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Homeowners want action to protect cliffs

The cliffs at Eastchurch Gap are being eroded by the sea Photo: ITV

Stretches of our coastline are at a greater risk from being swallowed up by the sea - as climate change causes water levels to rise, and our coastal defences crumble.

The north coast of the Isle of Sheppey is suffering. Cliff erosion is being predicted to increase significantly over the next 100 years.

You can see how close the cliffs already are to dozens of houses, in this video:

At Eastchurch Gap, cliffs overlooking the Thames Estuary have come under attack from storms and waves.

The Environment Agency has just launched a consultation on its coastline strategy for this stretch of the coastline. Its draft plans say there should be 'no active intervention' to stop the erosion of the cliffs here.

But those living ever closer to the waves don't share their point of view. Abigail Bracken spoke to Malcolm Newell of the Eastchurch Gap Cliff Erosion Community Group:

In a statement, the Environment Agency told us:

The Environment Agency is responsible for taking a strategic overview of the management of all sources of flooding and coastal erosion. We also have operational responsibility for managing the risk of flooding from main rivers, reservoirs, estuaries and the sea.

District and unitary councils (such as Swale Borough Council) in coastal areas act as coastal erosion risk management authorities, and ensure decisions on development in their area are effectively managed to manage the risk...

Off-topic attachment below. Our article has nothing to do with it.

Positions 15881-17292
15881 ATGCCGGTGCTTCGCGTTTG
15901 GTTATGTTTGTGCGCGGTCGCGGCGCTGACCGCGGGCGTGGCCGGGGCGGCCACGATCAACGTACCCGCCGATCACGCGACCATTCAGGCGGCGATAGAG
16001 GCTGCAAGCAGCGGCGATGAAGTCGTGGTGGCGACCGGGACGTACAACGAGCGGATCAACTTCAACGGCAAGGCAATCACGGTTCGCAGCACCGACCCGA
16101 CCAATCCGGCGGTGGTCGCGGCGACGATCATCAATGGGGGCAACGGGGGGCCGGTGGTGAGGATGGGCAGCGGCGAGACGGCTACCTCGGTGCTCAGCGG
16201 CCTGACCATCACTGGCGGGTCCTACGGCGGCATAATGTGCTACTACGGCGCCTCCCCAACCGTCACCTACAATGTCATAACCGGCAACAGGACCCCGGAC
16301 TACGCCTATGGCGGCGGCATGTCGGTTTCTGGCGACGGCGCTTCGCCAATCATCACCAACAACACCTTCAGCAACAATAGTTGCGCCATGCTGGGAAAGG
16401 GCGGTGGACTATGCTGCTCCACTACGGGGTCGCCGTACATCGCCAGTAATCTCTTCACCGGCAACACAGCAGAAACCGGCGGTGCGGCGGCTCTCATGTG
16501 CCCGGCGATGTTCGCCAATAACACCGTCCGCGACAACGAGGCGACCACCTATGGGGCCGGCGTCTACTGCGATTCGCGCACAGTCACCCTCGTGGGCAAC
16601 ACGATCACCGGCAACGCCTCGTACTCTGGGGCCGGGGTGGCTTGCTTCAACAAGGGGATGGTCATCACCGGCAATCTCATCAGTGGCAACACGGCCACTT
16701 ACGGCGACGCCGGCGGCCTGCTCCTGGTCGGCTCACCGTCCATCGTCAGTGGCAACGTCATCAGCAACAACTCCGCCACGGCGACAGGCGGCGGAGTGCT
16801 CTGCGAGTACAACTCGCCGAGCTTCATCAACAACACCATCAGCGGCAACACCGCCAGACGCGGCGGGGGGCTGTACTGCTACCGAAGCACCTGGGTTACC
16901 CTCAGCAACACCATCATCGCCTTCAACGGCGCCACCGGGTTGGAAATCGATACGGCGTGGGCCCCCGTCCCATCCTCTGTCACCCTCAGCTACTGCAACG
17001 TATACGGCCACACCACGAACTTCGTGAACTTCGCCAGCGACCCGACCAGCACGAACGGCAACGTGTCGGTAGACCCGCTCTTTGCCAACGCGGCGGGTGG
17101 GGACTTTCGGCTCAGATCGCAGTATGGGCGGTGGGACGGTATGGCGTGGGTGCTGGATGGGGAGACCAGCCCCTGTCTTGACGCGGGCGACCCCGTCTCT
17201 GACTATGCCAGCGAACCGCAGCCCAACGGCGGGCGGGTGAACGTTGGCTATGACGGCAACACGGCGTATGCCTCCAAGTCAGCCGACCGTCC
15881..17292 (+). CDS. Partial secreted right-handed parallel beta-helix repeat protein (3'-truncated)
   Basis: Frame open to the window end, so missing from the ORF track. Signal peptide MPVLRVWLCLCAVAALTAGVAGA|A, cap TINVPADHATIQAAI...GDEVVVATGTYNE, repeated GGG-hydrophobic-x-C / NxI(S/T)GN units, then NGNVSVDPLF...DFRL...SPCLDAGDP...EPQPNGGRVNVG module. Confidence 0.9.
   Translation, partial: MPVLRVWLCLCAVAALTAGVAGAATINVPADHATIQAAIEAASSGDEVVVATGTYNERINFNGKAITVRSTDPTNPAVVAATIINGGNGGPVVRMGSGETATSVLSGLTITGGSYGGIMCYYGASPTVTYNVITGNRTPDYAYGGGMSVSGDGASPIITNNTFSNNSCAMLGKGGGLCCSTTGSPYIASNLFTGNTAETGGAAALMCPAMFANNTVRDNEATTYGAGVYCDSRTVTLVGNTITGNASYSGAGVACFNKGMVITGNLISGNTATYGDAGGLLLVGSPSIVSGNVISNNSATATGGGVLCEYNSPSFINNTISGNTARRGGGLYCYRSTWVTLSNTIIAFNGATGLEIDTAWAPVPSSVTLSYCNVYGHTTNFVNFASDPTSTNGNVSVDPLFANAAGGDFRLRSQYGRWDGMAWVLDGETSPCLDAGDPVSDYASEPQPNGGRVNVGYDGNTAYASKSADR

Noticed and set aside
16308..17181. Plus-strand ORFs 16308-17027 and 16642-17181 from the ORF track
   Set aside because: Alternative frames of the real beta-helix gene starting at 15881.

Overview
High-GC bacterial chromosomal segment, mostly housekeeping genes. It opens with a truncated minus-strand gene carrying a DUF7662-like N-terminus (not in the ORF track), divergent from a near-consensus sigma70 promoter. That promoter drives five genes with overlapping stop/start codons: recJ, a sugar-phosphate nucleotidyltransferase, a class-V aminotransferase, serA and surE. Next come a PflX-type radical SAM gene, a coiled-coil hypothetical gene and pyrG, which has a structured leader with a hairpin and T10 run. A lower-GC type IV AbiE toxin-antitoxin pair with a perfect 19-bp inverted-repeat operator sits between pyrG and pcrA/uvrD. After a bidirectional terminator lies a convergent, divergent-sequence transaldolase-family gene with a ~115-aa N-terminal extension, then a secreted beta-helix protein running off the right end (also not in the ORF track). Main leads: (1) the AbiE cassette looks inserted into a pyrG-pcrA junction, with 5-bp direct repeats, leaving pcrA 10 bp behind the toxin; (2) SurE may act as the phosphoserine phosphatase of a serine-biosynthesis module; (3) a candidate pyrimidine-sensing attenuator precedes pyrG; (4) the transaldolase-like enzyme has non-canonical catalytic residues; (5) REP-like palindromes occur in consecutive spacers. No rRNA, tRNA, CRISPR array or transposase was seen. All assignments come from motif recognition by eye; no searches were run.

Our strategy, which is currently in consultation, sets out in more detail the specific schemes or actions required to deliver the coastal policies. If this strategy is approved, it will be come into effect in 2018 and it will be Swale Borough Councils responsibility to deliver this approach.

– Environment Agency

Swale Borough Council told Meridian in a statement:

Compelling evidence from the Environment Agency suggests there is no practical or economic solution to the natural coastal erosion taking place on this stretch of coastline. Despite this, we did invest £30,000 in a pilot scheme that may have helped slow the rate of erosion, but this has not had the impact residents hoped.

“Of course, we remain sympathetic to the concerns of the communities in these areas – who would have had the threat of erosion highlighted in surveys when they bought their homes - but nature is taking its course, as it has done for centuries. As a local authority we must ensure that any investments that we make are prioritised to get the best value for the tax payer.

– Swale Borough Council